Ideas on Europe

Informed analysis, comment and debate

Category Archives: The EU

Research Executive Agencies in Europe: Some Reflections

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Que Anh Dang  How might we understand the changing governance of scientific research at national, regional and supranational levels in Europe? What are the prevailing and conflicting political, economic, cultural and ideational discourses, discursive contexts and rationales for constituting and governing intermediary research executive agencies? How do they operate? What are the consequences/outcomes caused by […]

Globalization and Change in Higher Education: Economic, Political, and Social Explanations

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Beverly Barrett The internationalization of higher education is a response to the pressures of globalization. There are economic, political, and social explanations for the reforms that have taken place in Europe since the Bologna Process launched 18 years ago on June 19, 1999 in the historic university city of Bologna, Italy. Correspondingly, these explanations for […]

ECPR 2017 – continuing our focus on higher education, research and innovation

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            Hannah Moscovitz and Martina Vukasovic This year’s ECPR (European Consortium of Political Research) General Conference took place at the University of Oslo between September 6-9. The conference included hundreds of panels on a wide array of topics and representation from close to 2,000 academics from around the world. The […]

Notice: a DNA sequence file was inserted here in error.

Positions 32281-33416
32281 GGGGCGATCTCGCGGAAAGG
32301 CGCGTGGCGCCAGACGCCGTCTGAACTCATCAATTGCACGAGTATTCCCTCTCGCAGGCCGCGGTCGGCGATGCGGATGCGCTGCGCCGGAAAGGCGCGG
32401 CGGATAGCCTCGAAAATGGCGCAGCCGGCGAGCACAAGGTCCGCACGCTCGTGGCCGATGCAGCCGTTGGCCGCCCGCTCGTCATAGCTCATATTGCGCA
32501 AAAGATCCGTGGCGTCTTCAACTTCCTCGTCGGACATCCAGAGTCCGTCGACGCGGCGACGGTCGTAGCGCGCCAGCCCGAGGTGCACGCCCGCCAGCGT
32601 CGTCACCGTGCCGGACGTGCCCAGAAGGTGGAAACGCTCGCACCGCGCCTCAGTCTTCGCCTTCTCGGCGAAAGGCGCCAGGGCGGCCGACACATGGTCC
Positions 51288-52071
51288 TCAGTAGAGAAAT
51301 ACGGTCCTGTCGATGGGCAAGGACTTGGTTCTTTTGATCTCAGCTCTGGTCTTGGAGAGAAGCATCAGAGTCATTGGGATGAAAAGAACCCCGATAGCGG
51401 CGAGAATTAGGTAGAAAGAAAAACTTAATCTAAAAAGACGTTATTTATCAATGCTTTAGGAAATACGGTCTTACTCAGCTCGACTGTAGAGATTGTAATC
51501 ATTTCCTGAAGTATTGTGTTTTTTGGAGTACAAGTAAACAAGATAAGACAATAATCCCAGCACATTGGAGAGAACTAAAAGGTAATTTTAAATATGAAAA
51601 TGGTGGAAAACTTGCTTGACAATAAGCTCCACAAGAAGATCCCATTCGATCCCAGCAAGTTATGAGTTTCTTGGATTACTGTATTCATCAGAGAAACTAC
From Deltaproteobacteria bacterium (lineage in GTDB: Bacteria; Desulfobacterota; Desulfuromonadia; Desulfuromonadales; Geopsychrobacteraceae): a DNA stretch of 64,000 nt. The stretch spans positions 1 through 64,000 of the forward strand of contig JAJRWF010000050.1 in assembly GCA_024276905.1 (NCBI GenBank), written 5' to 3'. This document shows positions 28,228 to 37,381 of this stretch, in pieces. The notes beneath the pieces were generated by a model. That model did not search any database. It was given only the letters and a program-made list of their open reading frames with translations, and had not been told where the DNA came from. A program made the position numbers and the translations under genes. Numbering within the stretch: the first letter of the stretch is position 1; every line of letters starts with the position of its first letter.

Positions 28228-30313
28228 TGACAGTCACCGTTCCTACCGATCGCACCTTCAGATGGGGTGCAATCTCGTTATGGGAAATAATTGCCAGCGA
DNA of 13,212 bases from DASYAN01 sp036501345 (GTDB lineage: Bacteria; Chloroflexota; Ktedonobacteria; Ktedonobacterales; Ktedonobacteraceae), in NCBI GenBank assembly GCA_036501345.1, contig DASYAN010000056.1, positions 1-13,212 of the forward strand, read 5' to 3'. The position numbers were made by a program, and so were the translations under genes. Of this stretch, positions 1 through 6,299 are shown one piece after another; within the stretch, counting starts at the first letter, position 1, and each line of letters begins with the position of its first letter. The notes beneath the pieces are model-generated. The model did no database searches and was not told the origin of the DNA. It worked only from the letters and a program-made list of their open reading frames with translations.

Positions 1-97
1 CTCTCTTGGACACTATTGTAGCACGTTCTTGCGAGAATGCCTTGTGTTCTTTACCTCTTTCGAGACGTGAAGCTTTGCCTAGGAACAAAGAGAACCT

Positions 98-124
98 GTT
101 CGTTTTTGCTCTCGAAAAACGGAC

Running down the clock as a strategy in Article 50

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As we all wait with baited breath - possibly - for Theresa May’s Florence speech, I’d like to explore one aspect of Article 50 that’s been visible but somewhat under-considered: the time constraint. Having talked with various people in Brussels and London in recent weeks, I’ve been struck by how time is seen both as a help […]

The great and the good of Brexit

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I’m just back from the UACES conference in Krakow, which was filled – like last year’s – with much talk of Brexit. I came away 12 months ago with a lot to get out of my system (here and here), but this time I am filled more with weariness: 90% of what I wrote 12 months ago still applies. […]

How Brexit Reveals the Inherent Flaws of Devolution

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While the debate on Brexit remains heated, with all eyes fixed on the ongoing negotiation process and its consequences for both the EU and the UK, it is important to remind oneself that the United Kingdom does not only consist of the four ‘home nations’, but also of a variety of regions. In other words: […]

Why Brexit’s Impact on EU Foreign Policy Might Remain Limited

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Publication resulting from the UACES 2017 PhD and ECR Conference While last year’s Brexit vote marked a watershed moment for the European Union, its impact on EU foreign policy might remain limited, writes Ragnar Weilandt. He argues that the UK’s dual role as a provider of capabilities and occasional driver of policy on the one hand, and […]

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